what an unthankfulnesse is it for me to despise him that sheweth himself so liberall towardes me? True it is that our so dooing is neither here nor there (as they say,) in respect of God: the seruice that we do him doth neither amend him nor appaire him: but he giueth vs the poor among vs, to bee succored at our handes, to the ende that none of vs should so glutte himself by cramming his owne bellie, as to despise others that are in necessitie, but that we shoulde bee well advised to make an offering vnto God of the thinges that he hath put into our handes, and that the same might become holy by that meanes. Not that wee should paye it as a ransoume to God; but that the acknowledgement which we make vnto him in having compassion upon our poore needy brethren, is as though our Lord should allow of our eating and drinking, saying thus: Now is all lawful for you, I lyke well of it, I giue it vnto you; and that is because ye honor me in dooing almesdeedes to such as are in pouertie.

It’s a wonderful and complicated passage about making things “holy” and honoring the bounty and plenty of the world by sharing it and making an offering of it – the sort of thing we’d expect to find Lewis Hyde writing about in The Gift. Louis CK, a very different kind of Louis, makes roughly the same point Calvin makes here in a profanity-laced routine called “If God Came Back.” It all starts with the question why Christians don’t seem to believe they have to look after the creation:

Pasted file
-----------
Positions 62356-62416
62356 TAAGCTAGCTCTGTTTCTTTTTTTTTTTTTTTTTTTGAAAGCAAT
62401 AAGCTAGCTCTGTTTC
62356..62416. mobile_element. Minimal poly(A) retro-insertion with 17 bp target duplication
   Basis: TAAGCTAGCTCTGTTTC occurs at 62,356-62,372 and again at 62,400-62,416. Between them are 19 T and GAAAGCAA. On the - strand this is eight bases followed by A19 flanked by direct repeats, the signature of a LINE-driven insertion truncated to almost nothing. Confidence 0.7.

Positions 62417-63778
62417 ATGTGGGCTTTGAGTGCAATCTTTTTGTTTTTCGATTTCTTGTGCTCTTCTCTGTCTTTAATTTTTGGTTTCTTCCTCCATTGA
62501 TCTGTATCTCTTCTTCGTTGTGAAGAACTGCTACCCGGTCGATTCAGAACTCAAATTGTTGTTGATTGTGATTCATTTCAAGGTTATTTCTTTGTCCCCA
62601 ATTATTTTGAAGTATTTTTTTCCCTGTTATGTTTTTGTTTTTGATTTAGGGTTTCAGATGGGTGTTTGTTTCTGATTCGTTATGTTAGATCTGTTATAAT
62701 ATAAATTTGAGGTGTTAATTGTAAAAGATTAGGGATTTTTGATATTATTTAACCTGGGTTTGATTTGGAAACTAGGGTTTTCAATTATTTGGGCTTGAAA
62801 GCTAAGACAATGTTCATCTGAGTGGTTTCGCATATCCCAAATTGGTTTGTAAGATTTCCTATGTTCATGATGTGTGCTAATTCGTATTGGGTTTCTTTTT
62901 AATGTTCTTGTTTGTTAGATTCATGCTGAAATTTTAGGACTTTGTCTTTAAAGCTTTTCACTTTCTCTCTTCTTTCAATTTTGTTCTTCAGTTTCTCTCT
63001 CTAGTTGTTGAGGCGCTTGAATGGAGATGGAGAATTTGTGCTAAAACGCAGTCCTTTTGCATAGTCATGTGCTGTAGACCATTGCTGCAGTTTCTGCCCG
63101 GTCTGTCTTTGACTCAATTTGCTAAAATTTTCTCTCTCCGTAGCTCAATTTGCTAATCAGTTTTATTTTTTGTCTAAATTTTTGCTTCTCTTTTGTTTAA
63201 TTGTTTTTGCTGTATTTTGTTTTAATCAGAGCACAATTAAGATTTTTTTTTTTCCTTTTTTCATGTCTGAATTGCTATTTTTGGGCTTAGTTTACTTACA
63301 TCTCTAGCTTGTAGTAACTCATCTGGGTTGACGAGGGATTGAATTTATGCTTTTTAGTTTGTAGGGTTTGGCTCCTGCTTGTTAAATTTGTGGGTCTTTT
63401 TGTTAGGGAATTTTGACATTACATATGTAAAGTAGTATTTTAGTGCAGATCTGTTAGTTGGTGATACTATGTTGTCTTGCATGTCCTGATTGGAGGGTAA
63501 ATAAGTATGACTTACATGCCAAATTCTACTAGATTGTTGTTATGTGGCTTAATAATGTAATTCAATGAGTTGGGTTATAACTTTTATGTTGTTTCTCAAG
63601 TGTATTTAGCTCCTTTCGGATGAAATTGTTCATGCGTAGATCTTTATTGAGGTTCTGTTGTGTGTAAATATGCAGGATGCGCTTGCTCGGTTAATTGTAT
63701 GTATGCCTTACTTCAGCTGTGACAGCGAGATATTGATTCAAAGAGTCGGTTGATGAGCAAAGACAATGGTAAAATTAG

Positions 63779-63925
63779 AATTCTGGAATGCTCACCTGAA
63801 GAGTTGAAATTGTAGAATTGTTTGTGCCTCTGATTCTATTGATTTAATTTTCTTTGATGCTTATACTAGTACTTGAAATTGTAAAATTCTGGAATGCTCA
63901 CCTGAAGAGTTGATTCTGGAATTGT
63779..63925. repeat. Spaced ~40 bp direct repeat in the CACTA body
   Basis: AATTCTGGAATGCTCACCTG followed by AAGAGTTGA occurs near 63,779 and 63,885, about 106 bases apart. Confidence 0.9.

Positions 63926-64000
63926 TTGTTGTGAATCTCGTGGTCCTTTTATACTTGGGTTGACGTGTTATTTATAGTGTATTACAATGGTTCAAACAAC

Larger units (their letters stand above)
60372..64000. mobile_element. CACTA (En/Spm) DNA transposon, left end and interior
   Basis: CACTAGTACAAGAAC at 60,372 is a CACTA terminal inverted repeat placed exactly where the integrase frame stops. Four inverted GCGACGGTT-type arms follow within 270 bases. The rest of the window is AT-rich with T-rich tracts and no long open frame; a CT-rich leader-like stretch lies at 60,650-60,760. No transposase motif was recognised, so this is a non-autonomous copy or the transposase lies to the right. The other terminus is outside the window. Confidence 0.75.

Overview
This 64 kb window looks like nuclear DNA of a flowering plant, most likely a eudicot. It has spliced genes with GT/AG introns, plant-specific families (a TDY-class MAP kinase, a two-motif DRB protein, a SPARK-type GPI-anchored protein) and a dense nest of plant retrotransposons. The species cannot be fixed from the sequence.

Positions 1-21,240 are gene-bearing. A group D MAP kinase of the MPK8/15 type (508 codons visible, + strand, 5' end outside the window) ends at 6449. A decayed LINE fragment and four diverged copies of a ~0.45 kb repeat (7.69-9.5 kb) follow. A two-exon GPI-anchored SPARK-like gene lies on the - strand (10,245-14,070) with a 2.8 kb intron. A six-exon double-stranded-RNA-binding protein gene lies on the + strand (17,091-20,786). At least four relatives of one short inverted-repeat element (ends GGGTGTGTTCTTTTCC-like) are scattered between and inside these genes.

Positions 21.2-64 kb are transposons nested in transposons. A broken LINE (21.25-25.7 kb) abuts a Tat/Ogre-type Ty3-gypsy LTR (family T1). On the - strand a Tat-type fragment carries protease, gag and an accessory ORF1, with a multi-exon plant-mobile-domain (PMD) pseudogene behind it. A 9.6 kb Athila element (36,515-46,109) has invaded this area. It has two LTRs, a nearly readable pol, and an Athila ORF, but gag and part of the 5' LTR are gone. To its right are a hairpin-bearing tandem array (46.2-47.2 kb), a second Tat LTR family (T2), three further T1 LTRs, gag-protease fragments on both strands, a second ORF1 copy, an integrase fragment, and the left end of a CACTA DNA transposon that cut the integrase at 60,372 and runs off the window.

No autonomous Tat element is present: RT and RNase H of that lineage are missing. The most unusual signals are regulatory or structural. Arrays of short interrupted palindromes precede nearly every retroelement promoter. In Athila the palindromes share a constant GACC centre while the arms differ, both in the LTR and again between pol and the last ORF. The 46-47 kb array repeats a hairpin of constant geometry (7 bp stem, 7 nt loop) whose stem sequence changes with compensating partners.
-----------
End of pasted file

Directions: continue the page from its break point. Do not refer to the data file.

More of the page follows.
This morning, sitting here in New York, and feeling as if I belong elsewhere, it seems downright uncanny that I was thinking about precisely this routine just minutes before my flight to Hancock was cancelled on Saturday. An exhibit called “Ice: Portraits of Vanishing Glaciers” – currently running at Chicago O’Hare in Terminal 2 – brought it to mind. Huge photographs of glaciers by James Balog had been hung on the wall and a sign instructed travelers to “teach your children about landscapes their children will never know.” That sentence alone left me aghast — I had plenty of time to contemplate it, sitting there at the gate — and it made me wonder what purpose could justify the things we do every day, all the running back and forth, the going here and there. We hardly ever give it a second thought.

A Second Note on The First CEO: the CEO As Agent of Historical Change

Susy Jackson, an editor at Harvard Business Review, emailed me last week to tell me that she and her colleagues had discovered an illustration of the acronym “CEO” that predates the early instances discussed in my previous post on this subject.  Time to update that post and, while we’re at it, the entry on CEO in the Oxford English Dictionary. (I’ve emailed them to let them know).

A search through the HBR archives (one of Jackson’s colleagues described it as “not really very scientific, but fun”) turned up an article in the May June-1970 issue of HBR by Joseph O Eastlack, Jr. and and Phillip R. McDonald entitled “The Role of the CEO in Corporate Growth.” As we might expect, the article takes care to spell out and abbreviate the term in its first use: “chief executive officer (CEO)”; the speculation is that this was “standard treatment for a term that was thought to be known to HBR readers, but not so familiar that they could dispense with spelling it out altogether.” In 1970, after all, the CEO had just arrived on the scene.

A few thoughts about that entrance.

In my previous post I speculated that the term CEO may have come into wider use at HBR under the editorial direction of Ralph Lewis, who was appointed editor in chief in 1971, and oversaw several changes in editorial direction. This 1970 illustration of CEO predates that appointment; Edward Bursk was the editor in chief of HBR in 1970. Still, there’s no doubt HBR under Lewis’ direction helped define and disseminate the term.